Those are sentences I never expected to type in this space, however… it’s the perfect example of sports talk crossing into different conversation topics and engaging new fans. You don’t have to talk sports to be part of a sports conversation. Kelce and TSwift are the most recent and relevant example.
Use your interests to find your lane and join the conversation. Here are a few addition sports topics to help.
It’s not how you start… it’s how you finish.
I’ve heard Seahawks head coach Pete Carroll use that phrase countless time over the last 13 seasons. It’s part of his philosophy. A fast start, scoring first, having the lead at halftime can make it easier to win the game, but ultimately it comes down to how the fourth quarter is played.
I couldn’t help but thinking of that phrase during the final week of the baseball regular season. Given the hype, the fast starts and the obvious dominance of a few teams, there’s no way it should have come down to the final two games of the season to determine playoff spots. But it did. Because it’s not how you start, it’s how you finish.
When we think outside the box scores, that phrase leads us toward Q4 goals and 2024 planning.
Maybe it’s more resources, but it could also be more stamina. Or perhaps it’s fewer weekly meetings so you can create larger...
Reality TV rarely grabs my attention – unless it’s sports.
If you want something truly unscripted, emotional and dramatic give sports a try. I promise the final week of regular season MLB games will deliver. There’s still division title on the line and Wild Card spots up for grabs.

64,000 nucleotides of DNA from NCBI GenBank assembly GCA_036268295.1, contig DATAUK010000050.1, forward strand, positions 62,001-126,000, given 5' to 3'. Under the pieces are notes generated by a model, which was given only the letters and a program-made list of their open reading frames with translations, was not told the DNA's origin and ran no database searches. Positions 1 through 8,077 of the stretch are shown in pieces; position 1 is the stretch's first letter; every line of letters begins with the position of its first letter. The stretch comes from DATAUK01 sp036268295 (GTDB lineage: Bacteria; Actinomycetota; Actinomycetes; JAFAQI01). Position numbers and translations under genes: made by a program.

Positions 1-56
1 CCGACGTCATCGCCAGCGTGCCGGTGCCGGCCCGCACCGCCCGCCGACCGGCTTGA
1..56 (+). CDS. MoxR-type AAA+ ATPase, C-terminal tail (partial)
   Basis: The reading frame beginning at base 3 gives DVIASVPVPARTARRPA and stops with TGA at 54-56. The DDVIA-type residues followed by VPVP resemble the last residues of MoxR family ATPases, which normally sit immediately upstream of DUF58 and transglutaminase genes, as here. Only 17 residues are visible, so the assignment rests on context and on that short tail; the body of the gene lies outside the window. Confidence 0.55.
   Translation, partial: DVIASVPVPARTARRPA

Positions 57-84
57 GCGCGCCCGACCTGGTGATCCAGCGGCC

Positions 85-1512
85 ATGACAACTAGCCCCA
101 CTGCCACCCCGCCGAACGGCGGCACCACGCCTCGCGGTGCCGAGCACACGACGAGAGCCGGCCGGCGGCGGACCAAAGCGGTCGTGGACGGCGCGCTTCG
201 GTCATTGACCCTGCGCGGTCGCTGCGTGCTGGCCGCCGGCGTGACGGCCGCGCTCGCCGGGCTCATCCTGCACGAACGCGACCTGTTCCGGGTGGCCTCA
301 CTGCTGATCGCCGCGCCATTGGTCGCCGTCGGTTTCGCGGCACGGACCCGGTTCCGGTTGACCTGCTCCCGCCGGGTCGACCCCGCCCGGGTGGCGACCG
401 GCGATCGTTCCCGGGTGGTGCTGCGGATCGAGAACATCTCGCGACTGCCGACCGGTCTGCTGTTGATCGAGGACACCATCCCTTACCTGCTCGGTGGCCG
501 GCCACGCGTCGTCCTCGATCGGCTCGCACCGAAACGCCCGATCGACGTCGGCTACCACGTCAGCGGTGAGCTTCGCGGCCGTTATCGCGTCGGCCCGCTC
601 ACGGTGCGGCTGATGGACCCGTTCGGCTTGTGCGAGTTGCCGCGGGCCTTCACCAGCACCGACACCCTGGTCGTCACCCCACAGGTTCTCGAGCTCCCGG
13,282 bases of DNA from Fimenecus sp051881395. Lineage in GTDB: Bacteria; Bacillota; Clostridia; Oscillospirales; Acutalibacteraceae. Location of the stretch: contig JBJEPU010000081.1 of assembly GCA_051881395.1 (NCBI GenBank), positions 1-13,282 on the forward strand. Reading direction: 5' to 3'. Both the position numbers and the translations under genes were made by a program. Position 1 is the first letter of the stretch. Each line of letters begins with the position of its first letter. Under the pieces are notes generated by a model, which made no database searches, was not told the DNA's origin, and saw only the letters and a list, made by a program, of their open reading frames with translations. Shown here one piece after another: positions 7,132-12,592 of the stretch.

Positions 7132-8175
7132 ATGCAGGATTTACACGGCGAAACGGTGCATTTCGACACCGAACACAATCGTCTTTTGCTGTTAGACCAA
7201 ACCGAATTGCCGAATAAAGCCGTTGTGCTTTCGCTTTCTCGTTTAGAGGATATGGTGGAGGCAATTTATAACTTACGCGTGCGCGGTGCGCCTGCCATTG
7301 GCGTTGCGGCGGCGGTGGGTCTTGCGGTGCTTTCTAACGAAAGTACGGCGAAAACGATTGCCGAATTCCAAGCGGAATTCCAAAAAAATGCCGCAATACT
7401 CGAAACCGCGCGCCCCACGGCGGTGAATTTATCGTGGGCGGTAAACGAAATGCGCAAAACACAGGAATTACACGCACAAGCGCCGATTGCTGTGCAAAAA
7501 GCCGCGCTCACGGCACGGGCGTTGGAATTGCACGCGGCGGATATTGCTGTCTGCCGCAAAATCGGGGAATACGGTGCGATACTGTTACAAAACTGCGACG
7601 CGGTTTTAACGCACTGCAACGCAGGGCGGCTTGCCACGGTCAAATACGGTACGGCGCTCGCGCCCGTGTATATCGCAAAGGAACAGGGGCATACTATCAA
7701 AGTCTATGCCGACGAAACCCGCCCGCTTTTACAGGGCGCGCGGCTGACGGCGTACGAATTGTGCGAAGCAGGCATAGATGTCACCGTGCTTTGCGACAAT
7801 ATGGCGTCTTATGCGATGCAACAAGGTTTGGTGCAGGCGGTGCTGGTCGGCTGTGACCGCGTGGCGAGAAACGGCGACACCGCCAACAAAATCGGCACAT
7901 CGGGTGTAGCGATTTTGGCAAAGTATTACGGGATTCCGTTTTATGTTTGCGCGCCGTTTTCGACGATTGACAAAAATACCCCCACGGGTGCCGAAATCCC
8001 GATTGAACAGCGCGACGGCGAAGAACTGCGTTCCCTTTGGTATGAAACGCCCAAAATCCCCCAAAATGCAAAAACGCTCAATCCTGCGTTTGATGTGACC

Just like in a reality series, you don’t have to watch the whole episode (game) to find out what happens. You can watch the highlights or ask a fan to fill in the blanks for you.
Baseball is at the top of my list this week, but here is a list of topics you can work into small talk this week.
Conversations are a gift of time.
That thought struck me following a conversation with Seahawks GM John Schneider who was raving about a meeting that lasted 2 ½ hours. The information gathered in that meeting was important and useful but he kept coming back to the gift of time - “Can you believe he took 2 ½ hours out of his day to talk to me?”
Your conversations don’t need to last 2 ½ hours. And small talk doesn’t have to be a waste of time. It can be a gift of time.
You can use these sports topics to get the ball rolling in those conversations.
I was wrong. I didn't expect that outcome.
That's a fairly normal thing to say in a sports conversation. In fact, that conversation is fairly easy and straightforward based on the final score and the stats.
Admitting you're wrong in a business conversation can be more difficult or uncomfortable. Practicing that kind of vulnerability helps. Sports small talk is a form of practice. It's just one of the ways small talk can be useful in bigger business conversations.
Speaking of, here's a list of sports topics making news this week.
You don’t have to be a football fan to appreciate one of the most impressive stats from the weekend games. 546 pushups. That was the total number completed by the Oregon Ducks mascot as a result of the Ducks 81-7 win over Portland State. (In case you’re not familiar with this particular tradition, the mascot does pushups following each Oregon score.)
It’s a sports adjacent topic that can definitely spark some conversation this week – and maybe cause you to rethink your workout strategy.
If you’d prefer more traditional sports talk choose one of the talking points from the list below.